Researchers have successfully assembled the virus outside a cell, which could lead to better vaccines against the disease in livestock.
Researchers have taken a step towards producing better vaccines against bluetongue – an important disease of livestock – after successfully assembling the virus outside a cell.
This research, published today (August 1 2011) in the journal Proceedings of the National Academy of Sciences, could provide scientists with the tools to develop vaccines with useful new properties.
Prof Polly Roy of London School of Hygiene and Tropical Medicine, who led the team, said: “We’ve developed the tools and provided the instruction manual for developing new, more effective bluetongue vaccines. This will not only be useful for combating bluetongue, but will provide insights into fundamental virus assembly that will be useful for producing vaccines for other viruses.”
Bluetongue is a viral disease of cows and sheep that is transmitted by biting midges.
The research was funded by the Biotechnology and Biological Sciences Research Council (BBSRC).
BBSRC chief executive Prof Douglas Kell said: “This is an exciting development and offers great potential for future vaccine development. Using the tools of synthetic biology, we are now able to assemble viruses piece by piece in a way that gives us far greater understanding of how they work. This approach could allow us to make safer and more effective vaccines against a range of viral diseases.”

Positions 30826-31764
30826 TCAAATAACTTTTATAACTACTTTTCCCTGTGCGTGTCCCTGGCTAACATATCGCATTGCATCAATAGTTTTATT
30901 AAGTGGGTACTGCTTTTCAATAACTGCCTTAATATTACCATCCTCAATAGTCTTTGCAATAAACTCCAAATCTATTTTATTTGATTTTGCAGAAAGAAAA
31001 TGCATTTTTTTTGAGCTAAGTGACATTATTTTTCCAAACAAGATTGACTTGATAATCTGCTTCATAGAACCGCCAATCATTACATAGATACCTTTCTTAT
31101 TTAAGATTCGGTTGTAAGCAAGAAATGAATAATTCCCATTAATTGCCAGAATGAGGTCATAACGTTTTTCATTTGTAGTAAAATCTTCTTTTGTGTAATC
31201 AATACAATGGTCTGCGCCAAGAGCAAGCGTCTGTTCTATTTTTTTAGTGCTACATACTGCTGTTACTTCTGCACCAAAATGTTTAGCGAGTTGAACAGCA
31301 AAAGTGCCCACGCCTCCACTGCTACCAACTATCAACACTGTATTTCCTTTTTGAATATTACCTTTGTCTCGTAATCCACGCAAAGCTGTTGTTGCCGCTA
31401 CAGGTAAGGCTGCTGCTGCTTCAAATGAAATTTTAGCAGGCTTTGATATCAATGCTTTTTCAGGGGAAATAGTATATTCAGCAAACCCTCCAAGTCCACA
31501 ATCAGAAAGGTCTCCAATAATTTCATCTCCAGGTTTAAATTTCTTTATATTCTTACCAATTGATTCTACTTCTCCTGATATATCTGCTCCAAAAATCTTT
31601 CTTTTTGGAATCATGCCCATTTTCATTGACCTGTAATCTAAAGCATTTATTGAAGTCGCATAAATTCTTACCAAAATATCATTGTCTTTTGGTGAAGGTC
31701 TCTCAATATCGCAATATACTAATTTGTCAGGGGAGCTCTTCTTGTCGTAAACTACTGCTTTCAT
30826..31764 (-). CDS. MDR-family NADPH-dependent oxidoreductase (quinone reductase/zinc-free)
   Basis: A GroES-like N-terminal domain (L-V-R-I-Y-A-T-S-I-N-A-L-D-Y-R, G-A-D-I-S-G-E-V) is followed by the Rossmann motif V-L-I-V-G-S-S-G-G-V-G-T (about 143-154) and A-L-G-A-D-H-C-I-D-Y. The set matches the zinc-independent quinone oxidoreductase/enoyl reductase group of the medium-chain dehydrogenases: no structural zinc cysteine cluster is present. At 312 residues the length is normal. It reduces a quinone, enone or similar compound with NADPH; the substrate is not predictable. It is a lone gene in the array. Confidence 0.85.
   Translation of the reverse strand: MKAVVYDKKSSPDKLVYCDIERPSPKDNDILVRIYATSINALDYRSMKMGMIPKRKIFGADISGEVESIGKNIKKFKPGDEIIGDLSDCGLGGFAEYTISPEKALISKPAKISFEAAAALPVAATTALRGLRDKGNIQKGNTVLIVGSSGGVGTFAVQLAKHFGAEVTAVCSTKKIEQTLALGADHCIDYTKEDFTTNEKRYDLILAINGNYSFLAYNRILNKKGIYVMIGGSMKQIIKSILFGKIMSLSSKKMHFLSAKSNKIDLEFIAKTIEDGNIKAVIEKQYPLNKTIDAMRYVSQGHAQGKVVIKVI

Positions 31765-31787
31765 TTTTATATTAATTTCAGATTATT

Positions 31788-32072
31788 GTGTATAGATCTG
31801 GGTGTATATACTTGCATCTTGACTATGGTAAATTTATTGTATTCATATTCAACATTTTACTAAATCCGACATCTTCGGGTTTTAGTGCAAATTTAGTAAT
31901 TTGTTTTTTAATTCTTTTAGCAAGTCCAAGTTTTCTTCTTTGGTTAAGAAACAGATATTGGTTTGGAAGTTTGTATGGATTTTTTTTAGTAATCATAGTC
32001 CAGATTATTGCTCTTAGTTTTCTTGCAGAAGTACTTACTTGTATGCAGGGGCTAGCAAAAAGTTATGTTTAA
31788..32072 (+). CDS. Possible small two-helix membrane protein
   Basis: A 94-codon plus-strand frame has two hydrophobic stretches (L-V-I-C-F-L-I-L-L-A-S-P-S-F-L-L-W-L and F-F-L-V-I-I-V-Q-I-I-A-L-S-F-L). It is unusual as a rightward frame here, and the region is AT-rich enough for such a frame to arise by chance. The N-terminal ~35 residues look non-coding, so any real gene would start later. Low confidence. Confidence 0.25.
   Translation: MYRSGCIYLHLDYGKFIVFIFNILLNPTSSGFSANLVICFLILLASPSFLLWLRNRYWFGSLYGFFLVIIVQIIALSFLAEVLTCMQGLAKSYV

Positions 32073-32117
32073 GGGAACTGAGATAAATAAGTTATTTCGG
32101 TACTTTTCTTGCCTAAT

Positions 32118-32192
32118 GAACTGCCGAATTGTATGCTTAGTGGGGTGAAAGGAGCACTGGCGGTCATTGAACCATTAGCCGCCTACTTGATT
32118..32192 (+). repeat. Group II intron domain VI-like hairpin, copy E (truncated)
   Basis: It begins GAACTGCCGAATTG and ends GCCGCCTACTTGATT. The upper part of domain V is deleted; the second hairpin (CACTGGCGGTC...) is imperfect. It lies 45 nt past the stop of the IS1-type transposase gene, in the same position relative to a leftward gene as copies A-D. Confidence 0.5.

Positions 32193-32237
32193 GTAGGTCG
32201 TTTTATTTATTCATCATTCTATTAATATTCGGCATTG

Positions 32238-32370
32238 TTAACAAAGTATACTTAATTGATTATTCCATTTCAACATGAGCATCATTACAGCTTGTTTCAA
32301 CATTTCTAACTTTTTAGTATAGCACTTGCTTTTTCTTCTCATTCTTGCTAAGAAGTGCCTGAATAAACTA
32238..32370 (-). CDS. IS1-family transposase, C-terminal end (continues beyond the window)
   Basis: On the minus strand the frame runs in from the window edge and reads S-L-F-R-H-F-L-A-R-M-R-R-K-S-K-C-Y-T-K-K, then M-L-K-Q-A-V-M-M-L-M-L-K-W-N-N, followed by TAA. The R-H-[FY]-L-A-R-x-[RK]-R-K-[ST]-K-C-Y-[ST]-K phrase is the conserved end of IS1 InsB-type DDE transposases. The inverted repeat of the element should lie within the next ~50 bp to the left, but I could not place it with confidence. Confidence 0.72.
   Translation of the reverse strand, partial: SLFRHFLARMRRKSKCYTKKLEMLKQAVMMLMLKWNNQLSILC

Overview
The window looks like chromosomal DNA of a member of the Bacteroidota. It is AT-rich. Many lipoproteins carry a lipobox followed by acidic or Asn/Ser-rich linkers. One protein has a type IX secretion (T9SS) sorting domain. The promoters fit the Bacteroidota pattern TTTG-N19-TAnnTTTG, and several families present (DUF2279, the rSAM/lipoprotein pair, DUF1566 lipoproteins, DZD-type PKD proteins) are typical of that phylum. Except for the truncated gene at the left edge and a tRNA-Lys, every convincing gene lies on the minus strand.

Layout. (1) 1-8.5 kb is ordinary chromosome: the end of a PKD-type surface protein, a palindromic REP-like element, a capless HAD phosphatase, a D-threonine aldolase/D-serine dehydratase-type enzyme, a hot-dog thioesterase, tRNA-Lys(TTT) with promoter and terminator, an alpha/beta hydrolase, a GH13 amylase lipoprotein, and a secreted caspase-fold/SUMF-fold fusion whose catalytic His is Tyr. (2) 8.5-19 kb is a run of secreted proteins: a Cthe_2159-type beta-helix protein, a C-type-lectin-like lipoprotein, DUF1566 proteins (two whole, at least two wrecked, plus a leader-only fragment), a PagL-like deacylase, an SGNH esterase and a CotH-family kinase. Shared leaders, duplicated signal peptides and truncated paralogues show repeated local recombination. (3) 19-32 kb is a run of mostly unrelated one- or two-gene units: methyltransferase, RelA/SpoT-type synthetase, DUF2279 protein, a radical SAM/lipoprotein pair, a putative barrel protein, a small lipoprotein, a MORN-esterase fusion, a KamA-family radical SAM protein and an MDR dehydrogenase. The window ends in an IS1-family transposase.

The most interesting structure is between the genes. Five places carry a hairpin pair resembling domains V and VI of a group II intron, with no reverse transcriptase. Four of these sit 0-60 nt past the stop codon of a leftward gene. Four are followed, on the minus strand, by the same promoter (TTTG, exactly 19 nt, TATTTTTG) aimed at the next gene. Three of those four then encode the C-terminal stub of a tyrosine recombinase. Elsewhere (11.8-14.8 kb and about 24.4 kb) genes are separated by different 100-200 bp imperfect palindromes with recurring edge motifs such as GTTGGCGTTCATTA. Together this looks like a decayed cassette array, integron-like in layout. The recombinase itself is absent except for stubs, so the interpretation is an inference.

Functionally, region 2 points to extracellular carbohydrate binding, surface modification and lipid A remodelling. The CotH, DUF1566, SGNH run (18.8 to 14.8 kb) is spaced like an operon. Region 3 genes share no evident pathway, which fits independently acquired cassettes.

Prof Roy and her team synthesised each of the virus’s gene and protein building blocks separately and then combined them in the right order in order to produce a functional virus particle.
Prof Roy said: “When we injected the virus particles into some midge cells, they started behaving and replicating just as we would expect a wild virus to do. This was a really exciting moment. What had previously been a complex of proteins and other molecules whirred into activity and started making copies of itself.”
This new approach provides an assembly kit for the virus which could allow scientists to design vaccines with useful properties. Developing a vaccine that is tagged with a marker, for example, would make it easier to tell the difference between animals that have been vaccinated and those that have suffered the disease.